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William Linley

With his head turned in profile, this portrait of William Linley (1771–1835) emerges almost as a silhouette against the subdued backdrop. Illuminated from above, we are drawn to the healthy glow of William’s flushed cheeks, a tiny highlight of paint on his lower lip sparkles with freshness, and his tumbling tresses catch the light as they fall over his shoulders. Dressed in a dark coat, the flash of his necktie creates a starburst of white, forming a visual anchor right at the very centre of the canvas. Despite the sense of teenage reticence in his averted gaze, William appears relaxed and the simple portrait exudes a sense of youthful vitality.  The youngest son of the musical Linley family, William was known for the sweetness of his voice, although his father, Thomas Linley (1733–95), did not consider him talented enough to perform on stage. He may be shown here either in the uniform of St Paul’s School, London, at the age of sixteen or so, or a little older at the age of twenty, before he departed for employment in India. In 1795 ill health forced him to return to England where he became part of the London theatrical scene. His long hair was clearly a distinguishing characteristic and, when it was finally cut in October 1798, the event was recorded by his sister, Jane Linley (1768–1806), who wrote that William had undergone ‘a wonderful metamorphose’ his hair ‘a Crop (…) at last’.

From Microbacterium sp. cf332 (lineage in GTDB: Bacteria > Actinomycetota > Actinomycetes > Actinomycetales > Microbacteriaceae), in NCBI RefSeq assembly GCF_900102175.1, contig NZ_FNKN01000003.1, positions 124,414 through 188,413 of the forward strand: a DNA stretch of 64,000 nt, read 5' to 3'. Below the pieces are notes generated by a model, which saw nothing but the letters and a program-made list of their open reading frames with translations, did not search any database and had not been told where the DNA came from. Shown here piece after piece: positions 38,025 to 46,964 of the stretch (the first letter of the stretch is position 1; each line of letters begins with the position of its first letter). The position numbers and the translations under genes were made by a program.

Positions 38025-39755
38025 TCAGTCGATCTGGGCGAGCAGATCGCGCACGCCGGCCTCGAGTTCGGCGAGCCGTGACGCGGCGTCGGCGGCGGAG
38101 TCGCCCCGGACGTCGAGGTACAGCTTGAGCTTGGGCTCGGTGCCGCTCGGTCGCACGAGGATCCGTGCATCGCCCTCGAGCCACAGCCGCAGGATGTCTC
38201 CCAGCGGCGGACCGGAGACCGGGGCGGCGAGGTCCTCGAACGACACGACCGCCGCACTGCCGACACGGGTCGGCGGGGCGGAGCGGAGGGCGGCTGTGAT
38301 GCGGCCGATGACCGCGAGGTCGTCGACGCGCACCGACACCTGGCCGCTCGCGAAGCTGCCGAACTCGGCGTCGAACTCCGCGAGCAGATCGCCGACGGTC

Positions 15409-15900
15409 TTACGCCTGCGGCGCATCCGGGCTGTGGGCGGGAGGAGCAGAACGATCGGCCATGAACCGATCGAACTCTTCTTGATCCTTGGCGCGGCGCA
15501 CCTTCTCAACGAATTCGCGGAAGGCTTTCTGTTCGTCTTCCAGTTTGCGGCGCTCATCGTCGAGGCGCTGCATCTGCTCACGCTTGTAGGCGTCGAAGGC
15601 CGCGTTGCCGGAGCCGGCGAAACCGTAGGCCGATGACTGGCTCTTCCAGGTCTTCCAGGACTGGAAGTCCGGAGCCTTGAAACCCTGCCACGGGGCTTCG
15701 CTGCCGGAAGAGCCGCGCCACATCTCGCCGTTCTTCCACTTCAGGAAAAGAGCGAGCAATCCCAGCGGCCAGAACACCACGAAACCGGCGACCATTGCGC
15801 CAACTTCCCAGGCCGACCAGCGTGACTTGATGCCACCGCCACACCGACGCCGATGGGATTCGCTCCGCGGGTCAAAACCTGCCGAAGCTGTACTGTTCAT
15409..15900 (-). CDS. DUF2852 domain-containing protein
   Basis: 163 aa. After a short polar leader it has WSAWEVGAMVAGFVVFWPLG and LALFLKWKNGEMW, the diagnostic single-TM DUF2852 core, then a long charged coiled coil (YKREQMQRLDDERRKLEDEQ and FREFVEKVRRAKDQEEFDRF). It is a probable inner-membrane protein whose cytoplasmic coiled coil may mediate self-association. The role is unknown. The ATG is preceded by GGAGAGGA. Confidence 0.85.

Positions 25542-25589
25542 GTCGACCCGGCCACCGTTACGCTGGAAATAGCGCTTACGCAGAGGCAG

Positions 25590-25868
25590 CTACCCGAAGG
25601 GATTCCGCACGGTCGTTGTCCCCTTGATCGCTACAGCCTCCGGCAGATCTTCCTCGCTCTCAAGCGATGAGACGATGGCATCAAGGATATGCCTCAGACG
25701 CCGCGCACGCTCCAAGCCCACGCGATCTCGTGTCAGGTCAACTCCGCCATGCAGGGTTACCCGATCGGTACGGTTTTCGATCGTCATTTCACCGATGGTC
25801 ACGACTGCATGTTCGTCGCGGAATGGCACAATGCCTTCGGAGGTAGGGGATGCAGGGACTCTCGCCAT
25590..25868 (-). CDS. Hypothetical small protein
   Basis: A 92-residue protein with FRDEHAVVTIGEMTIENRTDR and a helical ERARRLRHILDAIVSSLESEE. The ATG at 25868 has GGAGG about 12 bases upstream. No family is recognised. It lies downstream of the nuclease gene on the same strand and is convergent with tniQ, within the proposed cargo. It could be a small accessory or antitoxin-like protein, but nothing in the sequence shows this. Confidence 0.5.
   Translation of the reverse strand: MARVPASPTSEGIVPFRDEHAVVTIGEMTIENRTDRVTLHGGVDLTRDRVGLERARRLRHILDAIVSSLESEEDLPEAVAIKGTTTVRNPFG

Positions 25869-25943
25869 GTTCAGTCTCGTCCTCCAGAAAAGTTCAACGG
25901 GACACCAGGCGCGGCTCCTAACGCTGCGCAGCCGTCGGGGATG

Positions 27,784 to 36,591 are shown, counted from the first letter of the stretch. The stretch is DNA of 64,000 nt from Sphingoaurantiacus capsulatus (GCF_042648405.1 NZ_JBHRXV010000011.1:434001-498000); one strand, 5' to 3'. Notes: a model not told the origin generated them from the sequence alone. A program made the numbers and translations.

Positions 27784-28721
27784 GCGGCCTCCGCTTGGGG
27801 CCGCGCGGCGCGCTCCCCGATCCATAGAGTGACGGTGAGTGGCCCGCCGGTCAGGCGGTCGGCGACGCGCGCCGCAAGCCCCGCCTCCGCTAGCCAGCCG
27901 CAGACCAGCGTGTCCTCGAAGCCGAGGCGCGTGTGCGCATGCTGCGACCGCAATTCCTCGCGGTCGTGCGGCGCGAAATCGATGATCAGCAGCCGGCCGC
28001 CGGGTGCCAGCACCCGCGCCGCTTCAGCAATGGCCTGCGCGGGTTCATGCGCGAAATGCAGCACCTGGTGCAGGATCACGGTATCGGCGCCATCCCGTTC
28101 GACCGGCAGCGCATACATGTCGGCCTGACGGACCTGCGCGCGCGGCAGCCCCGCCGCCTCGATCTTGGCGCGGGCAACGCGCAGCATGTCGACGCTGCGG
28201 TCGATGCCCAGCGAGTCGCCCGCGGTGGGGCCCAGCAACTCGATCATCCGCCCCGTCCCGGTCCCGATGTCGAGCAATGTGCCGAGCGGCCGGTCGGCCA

This sensitive portrait was painted by the English artist, Sir Thomas Lawrence (1769–1830), aged between eighteen and twenty, just as he was on the brink of becoming one of the most successful artists of the late eighteenth century and future president of the Royal Academy, London. There are only two years separating artist and sitter. The two boys were childhood friends, growing up next door to each other in Bath. Thomas Lawrence was considered a child prodigy. From the age of ten he was selling pastel drawings of the clients who passed through his father’s inn in Wiltshire. Lawrence’s treatment of William’s hair and cravat, although executed in oil paint, have the sense of the swift strokes of pastel. It is possible that the portrait came about when Lawrence was asked to provide an example of his work to be presented to the king, George III (1738–1820). The royal presentation appears to have been a success and before he turned twenty-one, Lawrence had produced a full-length portrait of Queen Charlotte (1744-1818). His fluid brushwork seen in this portrait of his childhood friend became his signature style, developing into swaggering full-length portraits of Regency heads of state and society dandies that defined his career.

Currently on display

Sir Thomas Lawrence
Gallery 10
76.2 x 63.5 cm
Oil on canvas
William Linley Bequest, 1835
Accession number